By the end of 2012, world wind power capacity reached 273 GW, an eleven-fold growth from the 24GW installed in 20011 . Supported by ambitious national targets for renewables2 and in the case of the European Union, enforced through its Directive on Renewable Energy (2009/28/EC)3 this impressive growth has clearly been a reaction to the energy crisis brought about by the combined threats of climate change, energy security and peak oil and facilitated by technological innovation, supportive regulatory regimes and market support mechanisms. As the wind energy sector continues to grow, it faces a range of technological and economic challenges, yet the social aspects of renewables, particularly the relationship with host communities, is often overlooked. While this is not always a problem, there are indications that as wind energy schemes become more prevalent, so do the concerns of local communities. In some areas it is the level of community acceptance of these projects that will come to define the upper limit of wind energy deployment. For this reason it is imperative that we develop a better understanding of the issues that drive community attitudes to wind energy projects and develop strategies and good practice that developers, regulators and other stakeholders can adopt to increase community acceptance.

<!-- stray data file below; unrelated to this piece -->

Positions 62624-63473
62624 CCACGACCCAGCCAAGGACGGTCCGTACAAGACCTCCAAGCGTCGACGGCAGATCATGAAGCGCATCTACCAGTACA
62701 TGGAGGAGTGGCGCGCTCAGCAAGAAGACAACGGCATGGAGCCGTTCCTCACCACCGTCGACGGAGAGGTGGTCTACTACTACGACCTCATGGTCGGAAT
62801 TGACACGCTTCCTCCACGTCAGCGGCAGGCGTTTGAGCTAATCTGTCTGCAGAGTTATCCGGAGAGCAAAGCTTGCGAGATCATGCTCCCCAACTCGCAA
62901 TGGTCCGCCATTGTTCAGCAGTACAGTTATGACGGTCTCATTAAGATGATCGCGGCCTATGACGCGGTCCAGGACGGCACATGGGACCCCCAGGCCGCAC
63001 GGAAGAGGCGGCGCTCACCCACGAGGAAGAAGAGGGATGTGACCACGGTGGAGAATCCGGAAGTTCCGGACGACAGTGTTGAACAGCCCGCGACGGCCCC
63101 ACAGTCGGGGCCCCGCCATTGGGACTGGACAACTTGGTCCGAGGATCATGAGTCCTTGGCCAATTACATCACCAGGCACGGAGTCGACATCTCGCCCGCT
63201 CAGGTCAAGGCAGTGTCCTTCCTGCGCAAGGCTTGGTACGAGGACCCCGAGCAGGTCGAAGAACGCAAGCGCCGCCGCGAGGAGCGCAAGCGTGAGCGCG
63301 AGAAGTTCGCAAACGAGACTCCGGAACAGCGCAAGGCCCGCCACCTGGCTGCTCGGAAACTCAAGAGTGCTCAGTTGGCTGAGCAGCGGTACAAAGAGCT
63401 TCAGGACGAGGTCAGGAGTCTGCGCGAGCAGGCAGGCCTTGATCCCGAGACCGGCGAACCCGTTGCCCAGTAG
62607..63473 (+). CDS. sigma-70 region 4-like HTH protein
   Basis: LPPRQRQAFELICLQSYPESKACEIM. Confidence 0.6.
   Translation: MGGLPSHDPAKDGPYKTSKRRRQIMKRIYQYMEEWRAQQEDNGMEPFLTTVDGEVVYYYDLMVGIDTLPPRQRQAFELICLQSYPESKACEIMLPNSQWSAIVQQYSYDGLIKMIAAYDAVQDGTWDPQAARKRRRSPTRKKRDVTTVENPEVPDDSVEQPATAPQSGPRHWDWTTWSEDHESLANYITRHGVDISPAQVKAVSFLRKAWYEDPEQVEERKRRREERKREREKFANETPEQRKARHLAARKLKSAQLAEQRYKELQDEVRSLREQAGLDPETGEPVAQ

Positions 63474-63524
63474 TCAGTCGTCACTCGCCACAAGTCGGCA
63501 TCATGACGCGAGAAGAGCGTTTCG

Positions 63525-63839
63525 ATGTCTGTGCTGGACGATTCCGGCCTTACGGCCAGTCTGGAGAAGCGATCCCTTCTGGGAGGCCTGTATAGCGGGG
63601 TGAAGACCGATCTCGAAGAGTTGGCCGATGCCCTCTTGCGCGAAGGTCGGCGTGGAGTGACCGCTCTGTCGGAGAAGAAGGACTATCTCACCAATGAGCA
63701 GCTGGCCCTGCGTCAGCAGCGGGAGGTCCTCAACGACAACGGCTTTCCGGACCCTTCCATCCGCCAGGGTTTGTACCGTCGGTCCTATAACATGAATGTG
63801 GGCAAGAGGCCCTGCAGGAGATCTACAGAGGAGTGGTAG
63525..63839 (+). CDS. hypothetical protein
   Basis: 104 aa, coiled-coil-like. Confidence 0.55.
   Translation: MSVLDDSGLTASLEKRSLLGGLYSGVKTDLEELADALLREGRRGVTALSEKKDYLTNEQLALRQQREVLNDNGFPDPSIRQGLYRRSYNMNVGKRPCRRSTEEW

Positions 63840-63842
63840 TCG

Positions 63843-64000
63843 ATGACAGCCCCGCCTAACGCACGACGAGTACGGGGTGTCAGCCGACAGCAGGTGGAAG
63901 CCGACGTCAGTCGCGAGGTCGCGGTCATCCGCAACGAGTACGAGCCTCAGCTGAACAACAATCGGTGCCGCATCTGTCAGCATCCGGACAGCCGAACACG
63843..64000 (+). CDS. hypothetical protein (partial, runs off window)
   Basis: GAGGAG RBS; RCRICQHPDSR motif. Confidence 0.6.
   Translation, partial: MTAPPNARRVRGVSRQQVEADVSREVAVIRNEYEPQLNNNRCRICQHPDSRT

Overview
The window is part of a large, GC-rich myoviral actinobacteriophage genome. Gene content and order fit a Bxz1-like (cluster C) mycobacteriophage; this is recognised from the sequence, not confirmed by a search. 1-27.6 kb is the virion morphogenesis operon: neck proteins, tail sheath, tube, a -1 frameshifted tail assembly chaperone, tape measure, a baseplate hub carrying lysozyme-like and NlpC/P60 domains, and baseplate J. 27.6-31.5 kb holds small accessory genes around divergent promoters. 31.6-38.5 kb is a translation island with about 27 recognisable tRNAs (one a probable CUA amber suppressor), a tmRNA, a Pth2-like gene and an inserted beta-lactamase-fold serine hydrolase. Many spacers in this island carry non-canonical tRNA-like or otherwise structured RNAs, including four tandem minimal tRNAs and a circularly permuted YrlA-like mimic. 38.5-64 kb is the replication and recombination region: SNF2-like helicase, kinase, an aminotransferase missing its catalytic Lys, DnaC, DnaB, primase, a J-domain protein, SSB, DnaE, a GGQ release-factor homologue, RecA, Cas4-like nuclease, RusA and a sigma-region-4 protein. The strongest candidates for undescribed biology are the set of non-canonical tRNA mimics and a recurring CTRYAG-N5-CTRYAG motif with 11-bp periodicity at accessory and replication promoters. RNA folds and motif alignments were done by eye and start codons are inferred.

|Publication status||Published - 01 Mar 2013|